Painting History

March 2, 2018
POWER POSE Kehinde Wiley (left) and former president Barack Obama shake hands at the unveiling of Obama’s official portrait.

Before leaving office in January 2017, President Barack Obama took care of an important piece of official business: He chose an artist, Kehinde Wiley, to paint his portrait. First Lady Michelle Obama chose Amy Sherald to paint hers. Their selections mark the first time African-American artists have been tapped to paint official presidential portraits. On February 12, the works were unveiled at the Smithsonian National Portrait Gallery, in Washington, D.C.

“Being the first African-American painter to paint the first African-American president: It doesn’t get any better than that,” Wiley said at the event.

In Wiley’s portrait, Obama is surrounded by vines and flowers. There are chrysanthemums, the official flower of the City of Chicago, standing for Obama’s Chicago roots; African blue lilies for Kenya, where his father was from; and jasmine for Hawaii, where Obama was born. “What I am doing is charting his path on Earth,” Wiley said, explaining his work.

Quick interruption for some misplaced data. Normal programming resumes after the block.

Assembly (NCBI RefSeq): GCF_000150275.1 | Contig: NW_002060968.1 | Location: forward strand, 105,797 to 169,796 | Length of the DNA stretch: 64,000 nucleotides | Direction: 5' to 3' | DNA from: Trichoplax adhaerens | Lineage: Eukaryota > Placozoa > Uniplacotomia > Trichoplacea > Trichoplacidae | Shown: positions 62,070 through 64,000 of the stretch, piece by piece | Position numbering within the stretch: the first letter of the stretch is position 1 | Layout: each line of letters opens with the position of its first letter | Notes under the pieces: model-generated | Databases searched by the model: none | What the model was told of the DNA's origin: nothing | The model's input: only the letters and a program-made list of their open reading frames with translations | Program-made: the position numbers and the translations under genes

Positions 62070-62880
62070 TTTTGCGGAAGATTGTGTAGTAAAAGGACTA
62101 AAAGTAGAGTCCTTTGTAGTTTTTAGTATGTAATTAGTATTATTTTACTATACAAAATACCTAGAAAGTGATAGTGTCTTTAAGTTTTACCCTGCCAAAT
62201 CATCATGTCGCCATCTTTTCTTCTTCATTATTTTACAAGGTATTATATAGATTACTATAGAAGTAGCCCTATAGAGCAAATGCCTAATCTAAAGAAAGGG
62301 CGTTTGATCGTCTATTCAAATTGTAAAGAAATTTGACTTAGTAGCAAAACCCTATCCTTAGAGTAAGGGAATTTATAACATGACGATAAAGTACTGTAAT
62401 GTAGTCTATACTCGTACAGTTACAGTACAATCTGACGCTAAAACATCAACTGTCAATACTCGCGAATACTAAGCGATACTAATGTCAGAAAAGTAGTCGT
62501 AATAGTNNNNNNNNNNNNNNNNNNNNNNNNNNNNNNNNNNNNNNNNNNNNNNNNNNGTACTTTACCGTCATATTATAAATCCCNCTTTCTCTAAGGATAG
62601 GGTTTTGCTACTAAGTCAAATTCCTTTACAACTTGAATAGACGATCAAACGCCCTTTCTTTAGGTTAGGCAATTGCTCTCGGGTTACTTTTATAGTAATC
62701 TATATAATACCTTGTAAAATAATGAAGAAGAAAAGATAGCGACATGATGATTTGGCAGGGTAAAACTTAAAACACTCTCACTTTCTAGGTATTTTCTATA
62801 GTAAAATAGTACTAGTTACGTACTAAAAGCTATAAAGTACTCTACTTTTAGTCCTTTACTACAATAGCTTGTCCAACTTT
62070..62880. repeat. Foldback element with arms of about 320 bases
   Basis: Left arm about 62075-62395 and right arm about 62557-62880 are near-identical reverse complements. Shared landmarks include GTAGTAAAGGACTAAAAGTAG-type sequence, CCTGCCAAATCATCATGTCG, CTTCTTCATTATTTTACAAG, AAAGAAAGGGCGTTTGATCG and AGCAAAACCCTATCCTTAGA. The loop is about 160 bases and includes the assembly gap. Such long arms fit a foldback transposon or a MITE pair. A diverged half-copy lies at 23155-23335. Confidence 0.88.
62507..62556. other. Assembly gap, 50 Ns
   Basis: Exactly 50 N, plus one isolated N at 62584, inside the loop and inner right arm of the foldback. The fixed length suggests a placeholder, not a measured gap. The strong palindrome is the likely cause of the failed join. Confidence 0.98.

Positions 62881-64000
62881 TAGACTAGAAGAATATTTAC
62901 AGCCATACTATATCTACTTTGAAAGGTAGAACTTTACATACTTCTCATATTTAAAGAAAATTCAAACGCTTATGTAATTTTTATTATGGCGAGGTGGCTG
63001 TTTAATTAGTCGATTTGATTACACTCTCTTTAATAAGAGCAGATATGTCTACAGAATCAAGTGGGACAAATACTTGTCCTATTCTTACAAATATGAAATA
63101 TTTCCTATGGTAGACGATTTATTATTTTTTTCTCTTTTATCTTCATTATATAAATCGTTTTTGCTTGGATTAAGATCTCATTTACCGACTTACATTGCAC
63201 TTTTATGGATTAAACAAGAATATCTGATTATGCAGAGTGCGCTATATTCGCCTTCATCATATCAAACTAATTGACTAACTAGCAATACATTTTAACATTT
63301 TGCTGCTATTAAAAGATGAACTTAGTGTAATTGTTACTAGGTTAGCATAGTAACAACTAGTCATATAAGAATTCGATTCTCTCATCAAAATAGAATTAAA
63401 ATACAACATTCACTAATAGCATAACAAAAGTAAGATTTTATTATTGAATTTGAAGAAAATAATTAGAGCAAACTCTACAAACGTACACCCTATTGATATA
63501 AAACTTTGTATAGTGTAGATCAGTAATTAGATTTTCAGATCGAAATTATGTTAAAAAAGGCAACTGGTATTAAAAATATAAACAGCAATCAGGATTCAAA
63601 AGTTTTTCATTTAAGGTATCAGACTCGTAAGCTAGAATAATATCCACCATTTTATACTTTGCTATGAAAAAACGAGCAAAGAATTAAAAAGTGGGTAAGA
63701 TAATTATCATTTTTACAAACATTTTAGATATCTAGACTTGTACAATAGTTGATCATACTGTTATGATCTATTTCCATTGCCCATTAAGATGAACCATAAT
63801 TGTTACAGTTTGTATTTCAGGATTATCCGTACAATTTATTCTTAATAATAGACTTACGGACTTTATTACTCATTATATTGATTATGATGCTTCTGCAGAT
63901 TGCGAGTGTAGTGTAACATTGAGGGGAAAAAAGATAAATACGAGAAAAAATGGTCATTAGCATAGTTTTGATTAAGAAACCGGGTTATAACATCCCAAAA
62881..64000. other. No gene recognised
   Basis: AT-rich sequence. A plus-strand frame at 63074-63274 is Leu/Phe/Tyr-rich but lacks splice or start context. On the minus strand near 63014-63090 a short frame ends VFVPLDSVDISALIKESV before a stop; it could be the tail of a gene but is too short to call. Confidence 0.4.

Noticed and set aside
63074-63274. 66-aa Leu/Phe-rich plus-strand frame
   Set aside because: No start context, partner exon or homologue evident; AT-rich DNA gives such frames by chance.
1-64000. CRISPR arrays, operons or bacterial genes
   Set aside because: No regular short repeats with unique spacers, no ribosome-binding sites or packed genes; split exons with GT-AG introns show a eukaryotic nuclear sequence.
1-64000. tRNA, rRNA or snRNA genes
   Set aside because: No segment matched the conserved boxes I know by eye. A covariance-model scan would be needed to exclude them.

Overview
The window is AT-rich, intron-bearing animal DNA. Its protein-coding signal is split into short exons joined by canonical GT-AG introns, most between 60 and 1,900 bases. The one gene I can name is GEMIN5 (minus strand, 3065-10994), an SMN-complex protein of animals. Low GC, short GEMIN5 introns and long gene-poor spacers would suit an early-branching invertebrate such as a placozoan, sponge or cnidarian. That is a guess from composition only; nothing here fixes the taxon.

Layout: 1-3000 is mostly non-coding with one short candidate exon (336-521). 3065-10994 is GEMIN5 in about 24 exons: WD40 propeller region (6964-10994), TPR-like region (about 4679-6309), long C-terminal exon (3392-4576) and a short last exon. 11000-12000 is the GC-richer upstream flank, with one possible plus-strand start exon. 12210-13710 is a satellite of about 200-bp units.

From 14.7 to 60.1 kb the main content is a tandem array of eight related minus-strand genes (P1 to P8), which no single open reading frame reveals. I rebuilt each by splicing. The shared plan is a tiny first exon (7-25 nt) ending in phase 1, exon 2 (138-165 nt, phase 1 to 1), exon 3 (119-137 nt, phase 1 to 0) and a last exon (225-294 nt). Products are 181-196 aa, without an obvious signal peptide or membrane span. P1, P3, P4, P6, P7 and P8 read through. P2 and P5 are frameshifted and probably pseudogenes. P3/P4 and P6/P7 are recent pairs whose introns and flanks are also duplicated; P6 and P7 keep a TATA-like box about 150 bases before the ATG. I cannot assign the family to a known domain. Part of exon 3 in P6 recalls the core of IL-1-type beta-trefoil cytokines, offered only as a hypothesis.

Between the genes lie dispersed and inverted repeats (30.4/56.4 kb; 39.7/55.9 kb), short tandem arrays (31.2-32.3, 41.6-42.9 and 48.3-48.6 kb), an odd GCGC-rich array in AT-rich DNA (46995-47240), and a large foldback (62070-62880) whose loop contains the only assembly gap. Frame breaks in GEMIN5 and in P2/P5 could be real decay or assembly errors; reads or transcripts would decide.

A SPECIAL MOMENT Michelle Obama (left) and Amy Sherald smile as Sherald’s painting of the former First Lady is presented.


In Sherald’s painting, Mrs. Obama wears a white dress with geometric shapes. She sits confidently, with one hand beneath her chin.

“I am humbled, I am honored, I am proud,” Mrs. Obama said after she and Sherald unveiled the painting. “Young people, particularly girls and girls of color—in future years they will come to this place and see someone who looks like them hanging on the walls in this incredible institution.”

The National Portrait Gallery has a full collection of presidential portraits. It commissioned the Obama portraits in October 2017. At the unveiling, President Obama praised Wiley and Sherald. “[Michelle and I] had an immediate connection with the two artists,” he said. “We are both very grateful to have been the subject of their attention for this brief moment.”

Correction: Due to an editing error, the original version of this story misidentified the chrysanthemum as the Illinois state flower.